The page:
Clearly, lifestage and lifestyle affect the spending patterns and our research shows that there is increasing complexity in all these dynamics. Overlay a trend towards shopping by mission for example, a birthday or anniversary or back to school need, then what is purchased changes as there is no longer a 'normal' shopping habit.

Given the layers of complexity, mass merchandising to middle England no longer works and trying to categorise consumers into a single linear dimension misses the opportunities.

So understanding who your best customers are and knowing how to engage with these changing consumers, although difficult is now paramount.

We have aspired to and given the increases in our income and wealth now live in the 'Martini lifestyle' with a twist, so we shop 'anytime, anyplace, anywhere', in many ways, driven by the way we consume media.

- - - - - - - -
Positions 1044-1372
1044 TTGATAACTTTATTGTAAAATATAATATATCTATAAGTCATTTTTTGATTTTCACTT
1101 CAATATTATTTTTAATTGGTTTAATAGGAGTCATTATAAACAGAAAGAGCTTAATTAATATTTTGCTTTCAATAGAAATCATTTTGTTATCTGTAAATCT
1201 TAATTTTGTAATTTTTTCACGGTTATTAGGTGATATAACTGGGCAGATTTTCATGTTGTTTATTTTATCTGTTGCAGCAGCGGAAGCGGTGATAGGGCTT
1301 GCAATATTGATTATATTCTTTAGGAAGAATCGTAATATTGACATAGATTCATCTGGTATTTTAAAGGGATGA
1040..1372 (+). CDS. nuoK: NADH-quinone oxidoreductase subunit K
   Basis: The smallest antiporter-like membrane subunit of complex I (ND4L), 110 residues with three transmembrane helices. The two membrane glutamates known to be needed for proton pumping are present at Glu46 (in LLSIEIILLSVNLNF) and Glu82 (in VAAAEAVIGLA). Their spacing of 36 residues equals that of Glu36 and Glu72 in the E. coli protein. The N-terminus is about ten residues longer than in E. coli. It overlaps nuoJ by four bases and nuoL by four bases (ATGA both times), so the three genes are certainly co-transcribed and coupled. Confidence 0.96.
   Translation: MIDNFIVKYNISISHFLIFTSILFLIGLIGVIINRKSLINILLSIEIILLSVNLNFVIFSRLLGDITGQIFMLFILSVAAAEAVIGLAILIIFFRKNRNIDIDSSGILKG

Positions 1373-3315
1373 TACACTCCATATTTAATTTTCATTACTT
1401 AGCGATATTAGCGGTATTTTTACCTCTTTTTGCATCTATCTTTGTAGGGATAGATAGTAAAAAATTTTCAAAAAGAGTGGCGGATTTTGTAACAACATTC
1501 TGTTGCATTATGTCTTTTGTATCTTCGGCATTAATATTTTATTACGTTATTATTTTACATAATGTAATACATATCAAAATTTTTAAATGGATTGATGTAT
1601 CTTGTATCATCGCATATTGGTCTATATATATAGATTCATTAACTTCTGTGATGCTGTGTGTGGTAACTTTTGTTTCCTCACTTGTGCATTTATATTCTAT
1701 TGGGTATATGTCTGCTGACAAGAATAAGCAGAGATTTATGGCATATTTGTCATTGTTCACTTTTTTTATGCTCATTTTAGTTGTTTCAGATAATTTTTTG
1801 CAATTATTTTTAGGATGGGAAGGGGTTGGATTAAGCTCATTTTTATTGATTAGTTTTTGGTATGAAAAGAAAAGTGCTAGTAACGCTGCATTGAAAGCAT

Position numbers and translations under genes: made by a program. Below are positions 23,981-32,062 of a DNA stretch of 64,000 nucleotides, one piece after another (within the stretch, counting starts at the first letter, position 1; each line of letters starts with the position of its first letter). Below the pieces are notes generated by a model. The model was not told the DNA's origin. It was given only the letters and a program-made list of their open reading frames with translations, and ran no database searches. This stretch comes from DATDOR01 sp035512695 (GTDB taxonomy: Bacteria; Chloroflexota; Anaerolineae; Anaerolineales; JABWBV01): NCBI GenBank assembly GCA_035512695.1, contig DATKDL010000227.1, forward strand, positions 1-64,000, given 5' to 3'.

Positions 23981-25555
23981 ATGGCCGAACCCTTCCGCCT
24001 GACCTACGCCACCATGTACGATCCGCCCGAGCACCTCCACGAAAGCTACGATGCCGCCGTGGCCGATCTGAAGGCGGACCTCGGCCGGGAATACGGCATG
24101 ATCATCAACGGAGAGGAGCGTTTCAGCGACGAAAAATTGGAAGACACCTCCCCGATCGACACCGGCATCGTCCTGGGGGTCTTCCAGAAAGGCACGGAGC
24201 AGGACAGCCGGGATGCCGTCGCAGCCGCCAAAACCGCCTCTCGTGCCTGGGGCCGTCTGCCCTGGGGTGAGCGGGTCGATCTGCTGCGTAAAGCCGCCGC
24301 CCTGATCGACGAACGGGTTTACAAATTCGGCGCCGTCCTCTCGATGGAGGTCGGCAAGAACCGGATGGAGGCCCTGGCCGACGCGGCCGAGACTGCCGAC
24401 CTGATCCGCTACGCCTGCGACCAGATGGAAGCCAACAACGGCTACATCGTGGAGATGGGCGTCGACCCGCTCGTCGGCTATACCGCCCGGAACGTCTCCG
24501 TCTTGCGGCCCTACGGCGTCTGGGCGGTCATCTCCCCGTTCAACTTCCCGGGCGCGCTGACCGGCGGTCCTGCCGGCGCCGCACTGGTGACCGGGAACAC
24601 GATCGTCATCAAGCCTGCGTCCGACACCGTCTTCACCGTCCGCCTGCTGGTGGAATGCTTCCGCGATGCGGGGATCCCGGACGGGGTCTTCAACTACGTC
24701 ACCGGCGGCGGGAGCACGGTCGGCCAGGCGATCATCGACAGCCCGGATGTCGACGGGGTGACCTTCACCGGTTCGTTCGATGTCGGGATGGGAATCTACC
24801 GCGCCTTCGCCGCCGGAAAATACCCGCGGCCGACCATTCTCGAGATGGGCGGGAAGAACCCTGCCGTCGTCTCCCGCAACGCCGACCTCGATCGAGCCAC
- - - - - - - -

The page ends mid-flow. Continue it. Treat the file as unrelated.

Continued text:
3. Push me pull you

The customer has reclaimed the crown

Although there seemed to be a view that the customer was always right in the fifties and sixties, the balance of power was actually with the government as a hangover from the post-war austerity restrictions such as rationing. The government set the rules and allowed resale price maintenance (RPM) whereby manufacturers could dictate the selling price to retailers.

The sixties and seventies enabled the large multi-national manufacturers to determine what products were sold as the retail sector was made up of independent shops and regional co-operatives, there were many butchers, bakers and greengrocers in the high street and the superstore and hypermarket concepts were in their infancy.

In 1964 RPM was abolished and enabled retailers to start establishing a direct relationship with consumers. In the mid-seventies the products were largely pushed at consumers.